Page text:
Disclaimer: I don’t recommend that anyone participate in such a ceremony without proper guidance, intent, and knowledge. Also, since we are all individuals, creatures with complex chemical-electrical systems, there is no way to predict how ingestion of any substance might affect someone. To either their benefit or detriment.
Nor can I offer any guidance in how to interpret such an experience. Words fall far short.
I read a post a couple of days ago stating that the difference between humans and other animals was the ability of humans to tell stories. And that this ability is what has led to discoveries, inventions (good and bad), art, poetry, war, etc.
Of course, I believe other species have their own way of telling stories. 🙂
Stories have been said to create a special niche where we love to reside. Fictional worlds that fill our minds, the majority of the time for some of us, with a central plot-line of underlying “conflict.” There are generally dark forces to overcome, battles to be won or lost, struggles that define the protagonists, to whom we relate ourselves.
It is us that mirrors back as being the heroine or hero. Whether defeated or exalted.
Last night, I tried posting this pic from the WP app on my phone. I had a bit of trouble but I think it did finally come through and I hope you’ve liked it.
Took this one off the back porch with a 400mm zoom lens and cropped it to enlarge it more.
The phone app doesn’t allow you to post a feature pic, and now that I’m back on the lap top, I’m making a few edits. I’ve also tried WP’s new editor with this one. Can’t say that I like it.
Have a wonderful Sunday!
We’re already nine days into the new year and I realize I haven’t posted anything yet. True, things have been busy. Crazy busy. But that’s no excuse. After all, my mind is constantly churning out thoughts I seem to have no control over.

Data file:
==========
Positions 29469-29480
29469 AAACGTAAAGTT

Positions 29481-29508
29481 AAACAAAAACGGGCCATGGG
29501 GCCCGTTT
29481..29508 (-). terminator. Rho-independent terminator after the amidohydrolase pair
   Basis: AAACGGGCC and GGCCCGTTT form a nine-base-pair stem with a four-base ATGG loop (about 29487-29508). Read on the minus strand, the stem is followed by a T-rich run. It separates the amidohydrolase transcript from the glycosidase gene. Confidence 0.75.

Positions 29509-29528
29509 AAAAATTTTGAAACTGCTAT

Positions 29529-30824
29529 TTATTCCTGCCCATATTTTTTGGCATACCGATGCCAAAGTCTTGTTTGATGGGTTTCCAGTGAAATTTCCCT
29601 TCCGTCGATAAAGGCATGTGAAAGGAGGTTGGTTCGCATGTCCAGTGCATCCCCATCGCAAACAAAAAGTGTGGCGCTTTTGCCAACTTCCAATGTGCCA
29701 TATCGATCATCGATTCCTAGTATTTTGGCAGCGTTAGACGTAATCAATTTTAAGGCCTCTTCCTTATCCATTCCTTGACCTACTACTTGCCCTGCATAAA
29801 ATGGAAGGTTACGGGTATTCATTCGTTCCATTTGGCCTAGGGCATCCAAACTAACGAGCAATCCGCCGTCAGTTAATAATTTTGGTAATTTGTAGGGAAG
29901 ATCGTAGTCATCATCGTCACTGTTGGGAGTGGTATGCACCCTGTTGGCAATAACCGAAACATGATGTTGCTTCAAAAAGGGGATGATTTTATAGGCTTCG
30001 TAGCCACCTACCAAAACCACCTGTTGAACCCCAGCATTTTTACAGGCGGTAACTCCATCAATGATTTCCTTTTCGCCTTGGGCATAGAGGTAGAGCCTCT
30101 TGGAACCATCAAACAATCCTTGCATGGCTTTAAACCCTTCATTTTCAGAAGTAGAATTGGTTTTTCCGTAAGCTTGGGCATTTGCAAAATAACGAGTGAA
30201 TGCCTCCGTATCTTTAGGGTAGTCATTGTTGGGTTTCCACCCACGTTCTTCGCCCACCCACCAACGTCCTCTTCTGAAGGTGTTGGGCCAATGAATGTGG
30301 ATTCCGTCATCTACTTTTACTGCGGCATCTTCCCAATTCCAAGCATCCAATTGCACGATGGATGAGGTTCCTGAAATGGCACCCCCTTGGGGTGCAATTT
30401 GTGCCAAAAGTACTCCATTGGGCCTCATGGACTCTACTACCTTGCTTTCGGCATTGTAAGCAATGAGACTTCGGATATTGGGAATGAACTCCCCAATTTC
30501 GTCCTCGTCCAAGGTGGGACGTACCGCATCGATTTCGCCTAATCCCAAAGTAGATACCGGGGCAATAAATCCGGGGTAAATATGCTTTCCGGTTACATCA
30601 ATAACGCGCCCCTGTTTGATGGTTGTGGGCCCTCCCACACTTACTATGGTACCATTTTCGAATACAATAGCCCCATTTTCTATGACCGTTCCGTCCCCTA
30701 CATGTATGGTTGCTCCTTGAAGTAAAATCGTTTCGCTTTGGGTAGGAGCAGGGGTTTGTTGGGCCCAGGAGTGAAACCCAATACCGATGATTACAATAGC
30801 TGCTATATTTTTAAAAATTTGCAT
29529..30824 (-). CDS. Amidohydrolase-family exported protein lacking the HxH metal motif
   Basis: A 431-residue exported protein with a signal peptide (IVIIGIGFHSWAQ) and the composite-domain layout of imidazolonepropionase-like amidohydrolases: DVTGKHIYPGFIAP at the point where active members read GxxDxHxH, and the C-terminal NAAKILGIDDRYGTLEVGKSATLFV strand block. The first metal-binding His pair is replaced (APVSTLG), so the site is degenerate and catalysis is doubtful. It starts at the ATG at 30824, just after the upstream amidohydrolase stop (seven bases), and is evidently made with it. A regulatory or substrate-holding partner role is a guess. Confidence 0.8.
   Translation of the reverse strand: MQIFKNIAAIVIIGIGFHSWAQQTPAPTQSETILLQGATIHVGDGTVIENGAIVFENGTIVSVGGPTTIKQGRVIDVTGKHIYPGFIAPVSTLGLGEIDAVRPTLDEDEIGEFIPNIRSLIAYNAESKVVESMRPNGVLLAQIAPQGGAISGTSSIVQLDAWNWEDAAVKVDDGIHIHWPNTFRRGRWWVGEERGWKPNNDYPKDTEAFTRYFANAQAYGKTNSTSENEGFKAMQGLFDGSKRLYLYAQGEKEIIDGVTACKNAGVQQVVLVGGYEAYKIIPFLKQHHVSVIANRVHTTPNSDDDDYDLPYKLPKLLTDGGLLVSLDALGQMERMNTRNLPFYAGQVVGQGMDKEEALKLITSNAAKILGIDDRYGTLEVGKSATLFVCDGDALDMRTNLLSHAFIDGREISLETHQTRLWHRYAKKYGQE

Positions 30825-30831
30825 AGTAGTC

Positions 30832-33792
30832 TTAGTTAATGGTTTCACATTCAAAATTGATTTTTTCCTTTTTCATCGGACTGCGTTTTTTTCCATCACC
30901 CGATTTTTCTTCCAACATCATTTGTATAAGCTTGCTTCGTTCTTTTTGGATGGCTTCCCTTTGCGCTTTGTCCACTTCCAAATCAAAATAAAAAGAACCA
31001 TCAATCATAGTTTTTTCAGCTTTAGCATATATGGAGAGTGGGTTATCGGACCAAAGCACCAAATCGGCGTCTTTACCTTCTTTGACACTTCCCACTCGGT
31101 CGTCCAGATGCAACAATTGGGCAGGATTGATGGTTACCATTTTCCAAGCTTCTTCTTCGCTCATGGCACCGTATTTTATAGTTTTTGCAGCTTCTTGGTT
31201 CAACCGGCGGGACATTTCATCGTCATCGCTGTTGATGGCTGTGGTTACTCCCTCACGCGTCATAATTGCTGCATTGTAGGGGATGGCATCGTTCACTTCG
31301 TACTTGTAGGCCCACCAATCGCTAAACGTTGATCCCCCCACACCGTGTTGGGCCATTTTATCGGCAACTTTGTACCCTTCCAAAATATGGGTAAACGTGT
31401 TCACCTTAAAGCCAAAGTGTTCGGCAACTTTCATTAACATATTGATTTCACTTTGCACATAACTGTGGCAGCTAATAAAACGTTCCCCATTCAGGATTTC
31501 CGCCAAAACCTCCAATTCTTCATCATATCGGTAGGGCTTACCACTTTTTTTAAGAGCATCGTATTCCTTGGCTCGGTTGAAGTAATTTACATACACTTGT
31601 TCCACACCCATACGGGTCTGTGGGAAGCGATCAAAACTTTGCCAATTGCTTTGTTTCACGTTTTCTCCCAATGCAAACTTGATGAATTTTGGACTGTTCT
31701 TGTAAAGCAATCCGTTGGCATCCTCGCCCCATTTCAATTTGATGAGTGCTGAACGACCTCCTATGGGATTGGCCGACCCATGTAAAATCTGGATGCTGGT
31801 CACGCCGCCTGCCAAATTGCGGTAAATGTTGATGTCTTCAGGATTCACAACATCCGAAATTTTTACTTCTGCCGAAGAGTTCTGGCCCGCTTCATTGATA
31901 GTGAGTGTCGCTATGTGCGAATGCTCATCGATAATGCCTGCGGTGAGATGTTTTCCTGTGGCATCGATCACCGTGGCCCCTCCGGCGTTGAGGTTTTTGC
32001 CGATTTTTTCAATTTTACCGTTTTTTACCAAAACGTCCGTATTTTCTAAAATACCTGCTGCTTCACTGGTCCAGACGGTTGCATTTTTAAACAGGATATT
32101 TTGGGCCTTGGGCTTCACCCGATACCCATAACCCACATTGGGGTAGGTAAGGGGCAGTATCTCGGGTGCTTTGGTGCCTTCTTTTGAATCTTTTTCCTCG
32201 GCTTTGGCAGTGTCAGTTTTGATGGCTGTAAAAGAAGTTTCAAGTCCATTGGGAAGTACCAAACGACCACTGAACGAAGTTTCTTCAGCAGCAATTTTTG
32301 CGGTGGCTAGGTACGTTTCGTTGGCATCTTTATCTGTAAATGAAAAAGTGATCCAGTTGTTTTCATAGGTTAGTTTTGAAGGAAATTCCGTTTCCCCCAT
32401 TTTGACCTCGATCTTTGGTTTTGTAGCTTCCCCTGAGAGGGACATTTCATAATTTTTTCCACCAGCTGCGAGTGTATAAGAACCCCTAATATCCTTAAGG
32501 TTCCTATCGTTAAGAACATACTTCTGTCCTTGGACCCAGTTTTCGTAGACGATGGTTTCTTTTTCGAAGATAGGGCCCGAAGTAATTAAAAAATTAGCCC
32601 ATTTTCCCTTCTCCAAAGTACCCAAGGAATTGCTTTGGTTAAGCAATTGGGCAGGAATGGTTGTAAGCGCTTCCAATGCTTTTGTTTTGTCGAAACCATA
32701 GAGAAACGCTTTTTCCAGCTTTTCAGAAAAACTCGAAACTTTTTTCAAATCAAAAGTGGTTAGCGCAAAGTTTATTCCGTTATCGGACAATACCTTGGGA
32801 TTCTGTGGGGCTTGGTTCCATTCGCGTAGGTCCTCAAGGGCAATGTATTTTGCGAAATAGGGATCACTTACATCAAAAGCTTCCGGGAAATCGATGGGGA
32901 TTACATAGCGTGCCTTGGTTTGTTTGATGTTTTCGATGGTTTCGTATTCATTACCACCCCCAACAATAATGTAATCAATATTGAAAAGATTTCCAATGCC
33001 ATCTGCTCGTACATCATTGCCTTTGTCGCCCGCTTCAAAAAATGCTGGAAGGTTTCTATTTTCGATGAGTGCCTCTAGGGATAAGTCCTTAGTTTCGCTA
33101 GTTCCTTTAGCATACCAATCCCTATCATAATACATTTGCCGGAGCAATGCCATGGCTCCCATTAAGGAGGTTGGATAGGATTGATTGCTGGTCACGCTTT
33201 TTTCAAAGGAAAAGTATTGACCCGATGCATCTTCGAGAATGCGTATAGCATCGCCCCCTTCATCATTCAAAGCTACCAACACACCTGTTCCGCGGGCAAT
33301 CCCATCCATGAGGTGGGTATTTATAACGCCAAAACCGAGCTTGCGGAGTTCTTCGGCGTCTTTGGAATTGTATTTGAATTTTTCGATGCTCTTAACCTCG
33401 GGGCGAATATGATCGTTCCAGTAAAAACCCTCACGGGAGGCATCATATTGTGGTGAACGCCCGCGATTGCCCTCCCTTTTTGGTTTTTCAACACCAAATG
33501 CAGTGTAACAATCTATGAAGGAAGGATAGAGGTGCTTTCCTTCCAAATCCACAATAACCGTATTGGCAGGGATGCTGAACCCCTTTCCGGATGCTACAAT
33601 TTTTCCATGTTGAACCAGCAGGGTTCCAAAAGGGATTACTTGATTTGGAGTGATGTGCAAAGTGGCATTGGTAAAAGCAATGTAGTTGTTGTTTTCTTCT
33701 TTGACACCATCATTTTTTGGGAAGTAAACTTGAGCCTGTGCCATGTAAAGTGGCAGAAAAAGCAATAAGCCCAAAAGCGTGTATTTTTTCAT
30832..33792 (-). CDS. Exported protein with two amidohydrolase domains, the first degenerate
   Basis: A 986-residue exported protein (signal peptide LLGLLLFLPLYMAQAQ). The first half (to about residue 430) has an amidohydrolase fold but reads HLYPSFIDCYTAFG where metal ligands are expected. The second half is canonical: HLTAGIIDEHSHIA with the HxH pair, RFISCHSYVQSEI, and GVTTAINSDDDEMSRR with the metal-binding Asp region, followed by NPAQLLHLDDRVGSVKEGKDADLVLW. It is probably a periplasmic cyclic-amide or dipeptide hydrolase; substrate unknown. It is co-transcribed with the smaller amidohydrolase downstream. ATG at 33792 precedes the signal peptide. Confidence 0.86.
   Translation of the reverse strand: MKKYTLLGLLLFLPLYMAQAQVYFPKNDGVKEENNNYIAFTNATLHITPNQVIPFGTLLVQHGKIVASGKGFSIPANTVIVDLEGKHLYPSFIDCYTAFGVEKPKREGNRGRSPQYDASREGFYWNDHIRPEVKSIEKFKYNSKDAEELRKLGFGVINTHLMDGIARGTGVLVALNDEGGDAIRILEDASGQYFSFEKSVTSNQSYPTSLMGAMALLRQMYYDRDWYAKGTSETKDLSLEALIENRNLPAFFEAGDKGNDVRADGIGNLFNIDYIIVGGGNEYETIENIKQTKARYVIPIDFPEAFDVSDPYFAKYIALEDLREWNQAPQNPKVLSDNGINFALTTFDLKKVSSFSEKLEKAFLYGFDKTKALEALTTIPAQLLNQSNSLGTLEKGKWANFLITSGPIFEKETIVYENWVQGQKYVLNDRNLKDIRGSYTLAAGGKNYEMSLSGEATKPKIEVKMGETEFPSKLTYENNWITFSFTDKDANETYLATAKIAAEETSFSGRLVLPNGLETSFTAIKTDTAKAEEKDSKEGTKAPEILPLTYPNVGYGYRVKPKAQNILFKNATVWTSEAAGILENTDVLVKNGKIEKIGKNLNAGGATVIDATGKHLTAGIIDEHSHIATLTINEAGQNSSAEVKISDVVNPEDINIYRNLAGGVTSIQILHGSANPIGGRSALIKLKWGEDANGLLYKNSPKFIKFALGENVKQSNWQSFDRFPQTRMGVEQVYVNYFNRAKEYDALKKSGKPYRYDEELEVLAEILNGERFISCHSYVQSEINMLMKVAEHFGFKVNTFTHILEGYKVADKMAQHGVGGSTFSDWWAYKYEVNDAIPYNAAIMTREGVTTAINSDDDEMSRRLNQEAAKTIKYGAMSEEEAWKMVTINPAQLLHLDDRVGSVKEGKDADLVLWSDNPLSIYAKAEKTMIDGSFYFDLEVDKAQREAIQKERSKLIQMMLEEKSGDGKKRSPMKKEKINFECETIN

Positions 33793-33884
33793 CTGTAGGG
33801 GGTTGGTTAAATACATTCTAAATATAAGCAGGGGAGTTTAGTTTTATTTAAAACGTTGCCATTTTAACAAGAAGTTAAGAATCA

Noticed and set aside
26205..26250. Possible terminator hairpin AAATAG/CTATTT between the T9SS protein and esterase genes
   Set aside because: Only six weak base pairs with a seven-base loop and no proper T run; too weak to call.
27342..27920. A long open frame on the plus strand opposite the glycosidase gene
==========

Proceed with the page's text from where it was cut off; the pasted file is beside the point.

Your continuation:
Spewing and spewing more words, phrases, ideas, and concepts than I can wrap my head around. Nonstop. Mass internal confusion. The collision of thoughts like sub-atomic particles ricocheting around in a super collider.
Condensation trails in a cloud chamber.
It’s no wonder it’s tough to think and write cohesively.
What is that voice in our heads constantly telling us how the world is? And I don’t mean that voice from the subconscious that warns us when we need it most – that’s our gut talking. That’s intuition. That’s something entirely different.
Fear, desire. Lightness and dark. The polar opposites are said to be interrelated.
But that doesn’t seem to match our perceptions of reality. I mean, do people fearing some awful event actually have a secret or subconscious desire for that event to happen? Self-flagellation??
I’m not really sure.
There is a growing body of literature talking about our power to manifest the things we want in life. And I’m not sure how much credence to put in that line of thought. This mystical power if activated improperly, by a negative focus, would rain terror down upon us. And that seems to negate the concept of free will, or our ability to say “no thanks.” “I don’t wish to be struck by lightning.”
I really do like studies. Even the ones where we think there are obvious conclusions, as if we didn’t need any documentation.
“Everybody knows that!”
But us humans do like to research. To authenticate, substantiate, certify, justify, confirm, establish, corroborate, prove, support, validate. Whatever word you want to use.
We like confirmation and quantification.
So, while I’m not overly surprised, I do find it intriguing that the research bears out that modern medicine has very little to do with our overall health – only about ten to twenty percent at best. A full eighty percent or more is determined by our relationships. At least that is what a seventy-five-year study conducted by the Harvard Medical School concluded.